klange changed the topic of #osdev to: Operating System Development || Don't ask to ask---just ask! || For 3+ LoC, use a pastebin (for example https://gist.github.com/) || Stats + Old logs: http://osdev-logs.qzx.com New Logs: https://libera.irclog.whitequark.org/osdev || Visit https://wiki.osdev.org and https://forum.osdev.org || Books: https://wiki.osdev.org/Books
<geist> side note, has anyoine looked into 9pfs?
<LittleFox> (like if you need a network driver and nfsroot or whatever
<LittleFox> hihi
<LittleFox> yes
<LittleFox> geist
<geist> also on that topic, qemu's implementation of?
<geist> the transport is usually virtio-9p right?
<LittleFox> LF OS fs is all going to be 9p via IPC messages, have a lib9p written already - doing a lot of things but not complete
<doug16k> I peeked at it. seems elegant
<LittleFox> ah pci transport, right?
<geist> i dunno!
<LittleFox> only looked at tcp and LF OS ipc transports for now
<geist> anyway, i guess the question is is it worth putting time into it?
<LittleFox> it looks nice
<geist> someone at work asked about it, and it seems like maybe a decent thing to implement
<LittleFox> but the 9P2000 I implemented for now lacks some things, I hope the newer ones don't make it a mess to provide those things
<doug16k> windows recently implemented it right? for WSL?
<LittleFox> I think, yes
<LittleFox> was my big hope to get virtio-fs in windows
<LittleFox> x)
<geist> unclear to me how it is supposed to stay in sync with house file changes?
<geist> host
<LittleFox> well its a network filesystem
<LittleFox> same problem as always
<LittleFox> you either cache and have performance and problems
<LittleFox> or you don't cache and its correct
<geist> sure but it seemed pretty simple so it didn't have a notion of oplocks or whatnot, which can be used for that sort of stuff
<LittleFox> but slow(er)
<doug16k> LittleFox, yes but there are places between those extremes
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<geist> exactly
<LittleFox> hmyes
<LittleFox> I think I saw extensions somewhere
<LittleFox> like linux not really using the original 9p messages if possible?
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<doug16k> something like windows "oplock" where you can acquire a range of a file for ownership and cache it locally. if someone else goes to read it, it sends you an oplock break, and you writeback - just like cpu cache coherency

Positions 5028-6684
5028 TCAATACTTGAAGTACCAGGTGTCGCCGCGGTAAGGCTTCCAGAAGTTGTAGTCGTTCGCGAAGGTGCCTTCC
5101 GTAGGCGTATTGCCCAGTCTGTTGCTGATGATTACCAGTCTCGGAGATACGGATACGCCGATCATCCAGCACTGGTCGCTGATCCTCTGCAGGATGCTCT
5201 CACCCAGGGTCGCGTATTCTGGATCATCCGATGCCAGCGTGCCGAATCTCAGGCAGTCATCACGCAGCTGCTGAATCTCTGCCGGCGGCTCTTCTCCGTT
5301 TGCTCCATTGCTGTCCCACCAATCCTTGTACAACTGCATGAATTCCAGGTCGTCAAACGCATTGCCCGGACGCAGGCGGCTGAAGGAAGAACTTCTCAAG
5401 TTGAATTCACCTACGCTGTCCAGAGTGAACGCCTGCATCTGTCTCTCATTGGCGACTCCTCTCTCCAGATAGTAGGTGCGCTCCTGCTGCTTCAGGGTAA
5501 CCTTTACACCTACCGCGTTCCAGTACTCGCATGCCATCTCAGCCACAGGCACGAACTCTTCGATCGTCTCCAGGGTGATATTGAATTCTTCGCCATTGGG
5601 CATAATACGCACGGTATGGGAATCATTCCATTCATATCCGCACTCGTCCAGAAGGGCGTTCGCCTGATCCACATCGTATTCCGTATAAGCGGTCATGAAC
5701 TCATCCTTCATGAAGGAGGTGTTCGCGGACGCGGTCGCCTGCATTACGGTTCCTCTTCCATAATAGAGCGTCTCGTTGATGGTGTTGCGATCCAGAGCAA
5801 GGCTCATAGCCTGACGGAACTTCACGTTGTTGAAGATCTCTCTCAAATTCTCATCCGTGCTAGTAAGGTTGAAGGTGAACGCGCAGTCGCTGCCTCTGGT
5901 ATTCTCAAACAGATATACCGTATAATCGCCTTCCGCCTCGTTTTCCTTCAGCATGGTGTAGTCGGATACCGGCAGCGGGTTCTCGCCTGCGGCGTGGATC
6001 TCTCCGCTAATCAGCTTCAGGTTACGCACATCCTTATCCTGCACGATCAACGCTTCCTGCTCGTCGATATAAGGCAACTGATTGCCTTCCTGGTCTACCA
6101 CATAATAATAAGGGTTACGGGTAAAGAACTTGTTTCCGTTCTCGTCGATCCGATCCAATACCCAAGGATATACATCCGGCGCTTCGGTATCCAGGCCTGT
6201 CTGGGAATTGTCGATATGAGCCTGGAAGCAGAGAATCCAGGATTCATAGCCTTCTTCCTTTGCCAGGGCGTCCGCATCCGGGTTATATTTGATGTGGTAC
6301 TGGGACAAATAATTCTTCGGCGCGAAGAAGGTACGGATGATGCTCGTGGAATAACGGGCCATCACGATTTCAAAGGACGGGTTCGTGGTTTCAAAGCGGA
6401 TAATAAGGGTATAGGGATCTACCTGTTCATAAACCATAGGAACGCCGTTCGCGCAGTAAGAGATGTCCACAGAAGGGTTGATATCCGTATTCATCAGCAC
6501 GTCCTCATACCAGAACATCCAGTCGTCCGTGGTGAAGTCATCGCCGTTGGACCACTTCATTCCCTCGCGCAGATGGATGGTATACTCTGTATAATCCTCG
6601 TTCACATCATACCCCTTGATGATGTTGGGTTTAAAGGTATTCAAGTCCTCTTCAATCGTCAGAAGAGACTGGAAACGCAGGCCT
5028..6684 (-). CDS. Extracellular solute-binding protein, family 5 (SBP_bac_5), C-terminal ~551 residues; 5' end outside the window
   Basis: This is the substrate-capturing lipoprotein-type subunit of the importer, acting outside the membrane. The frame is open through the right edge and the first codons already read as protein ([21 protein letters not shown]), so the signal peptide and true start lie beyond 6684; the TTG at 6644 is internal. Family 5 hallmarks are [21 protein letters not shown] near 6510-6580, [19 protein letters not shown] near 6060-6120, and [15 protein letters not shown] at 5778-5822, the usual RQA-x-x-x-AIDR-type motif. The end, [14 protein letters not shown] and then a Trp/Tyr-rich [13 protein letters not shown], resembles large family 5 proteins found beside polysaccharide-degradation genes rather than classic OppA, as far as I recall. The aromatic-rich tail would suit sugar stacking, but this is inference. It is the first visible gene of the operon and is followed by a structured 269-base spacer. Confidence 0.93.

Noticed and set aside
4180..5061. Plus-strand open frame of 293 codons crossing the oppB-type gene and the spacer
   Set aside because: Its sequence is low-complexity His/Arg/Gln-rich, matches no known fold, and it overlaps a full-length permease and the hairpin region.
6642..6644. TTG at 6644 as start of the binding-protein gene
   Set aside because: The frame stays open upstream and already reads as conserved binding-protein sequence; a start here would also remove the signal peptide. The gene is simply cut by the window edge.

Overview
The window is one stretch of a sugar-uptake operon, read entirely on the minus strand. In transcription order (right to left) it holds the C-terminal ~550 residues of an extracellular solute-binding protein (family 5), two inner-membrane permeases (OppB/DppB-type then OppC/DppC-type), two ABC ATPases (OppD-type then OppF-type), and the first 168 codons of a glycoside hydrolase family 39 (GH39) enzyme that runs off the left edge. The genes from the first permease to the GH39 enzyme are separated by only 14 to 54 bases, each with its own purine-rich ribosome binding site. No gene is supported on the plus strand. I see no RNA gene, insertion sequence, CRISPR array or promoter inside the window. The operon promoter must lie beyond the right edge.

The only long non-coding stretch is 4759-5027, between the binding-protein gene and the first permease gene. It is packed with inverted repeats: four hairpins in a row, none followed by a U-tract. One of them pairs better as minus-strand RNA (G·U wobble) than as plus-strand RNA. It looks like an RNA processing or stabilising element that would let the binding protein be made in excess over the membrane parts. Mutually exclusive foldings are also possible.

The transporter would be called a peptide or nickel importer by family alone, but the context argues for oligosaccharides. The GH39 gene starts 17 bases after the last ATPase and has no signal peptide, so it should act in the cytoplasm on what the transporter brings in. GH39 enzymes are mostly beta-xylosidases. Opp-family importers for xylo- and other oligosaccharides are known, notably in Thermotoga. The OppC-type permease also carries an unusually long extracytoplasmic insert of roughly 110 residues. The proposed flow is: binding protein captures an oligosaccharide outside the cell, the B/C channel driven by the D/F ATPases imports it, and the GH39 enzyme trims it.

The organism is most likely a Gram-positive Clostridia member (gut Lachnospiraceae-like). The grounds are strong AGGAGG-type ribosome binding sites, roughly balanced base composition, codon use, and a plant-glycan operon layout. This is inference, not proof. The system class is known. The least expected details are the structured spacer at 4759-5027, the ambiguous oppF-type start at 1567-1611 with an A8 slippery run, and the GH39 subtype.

<doug16k> then you cache locally and there can be a far away potentially incoherent copy
<LittleFox> https://github.com/chaos/diod/blob/master/protocol.md here are 9P2000.L ops listed, is has a lock one
<bslsk05> ​github.com: diod/protocol.md at master · chaos/diod · GitHub
<LittleFox> "lock - acquire or release a POSIX record lock"
<bslsk05> ​github.com: diod/protocol.md at master · chaos/diod · GitHub
<bslsk05> ​ericvh.github.io: Plan 9 Remote Resource Protocol Unix Extension
<doug16k> you mean those extensions?
<doug16k> it seems so simple
<LittleFox> no the .L ones especially
<LittleFox> ah .u was the one with numeric uid/gid/muid
<LittleFox> (I need that one in the near future I fear ^^')
<LittleFox> there is also one for 64bit timestmaps, .u still has 32bit like 9P2000
<doug16k> now I realize it is same thing as I linked, yours is newer
<LittleFox> my link also includes .L, another extension - Linux specific originally
<doug16k> look at 7.1 of my link
<LittleFox> sec
<doug16k> it's the version packet
<LittleFox> yes?
<LittleFox> defining the semantics for extensions
<LittleFox> but what do you want to say to me with that?^^'
<doug16k> nothing. I was elaborating on <doug16k> now I realize it is same thing as I linked, yours is newer
<LittleFox> ah
<LittleFox> confused Fox sometimes, sorry
<doug16k> yeah i was confusing, sorry
<doug16k> those locks are only advisory though right?
<LittleFox> hm don't know
<doug16k> there isn't a mandatory lock anywhere is there?
<doug16k> it would have to be mandatory if you are going to introduce aggressive caching wouldn't it?
<LittleFox> hm yes
<LittleFox> its describes as being like fcntl(F_SETLK) so yes
<LittleFox> sorry out of knowledge here ^^'
<LittleFox> "The Linux v9fs client translates BSD advisory locks (flock) to whole-file POSIX record locks. v9fs does not implement mandatory locks and will return ENOLCK if use is attempted." even directly written in that doc
<doug16k> you can lock a range of a file, but it only synchronizes with other programs that may have also locked that range. anyone can go trample it
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<doug16k> fcntl setlk are reader/writer locks
<doug16k> i.e. you can acquire shared ownership that locks out writers, or you can lock out readers and be the exclusive writer
<doug16k> for each range
<LittleFox> I guess the real fun is when ranges overlap but aren't the same
<doug16k> it's fairly straightforward if you have a tree data structure and keep the locks sorted by offset
<doug16k> then you can warp speed to the relevant node and look at its neighbours
<doug16k> since they overlap, yeah it isn't that easy
<doug16k> I should look how I did it
<doug16k> I completely forget!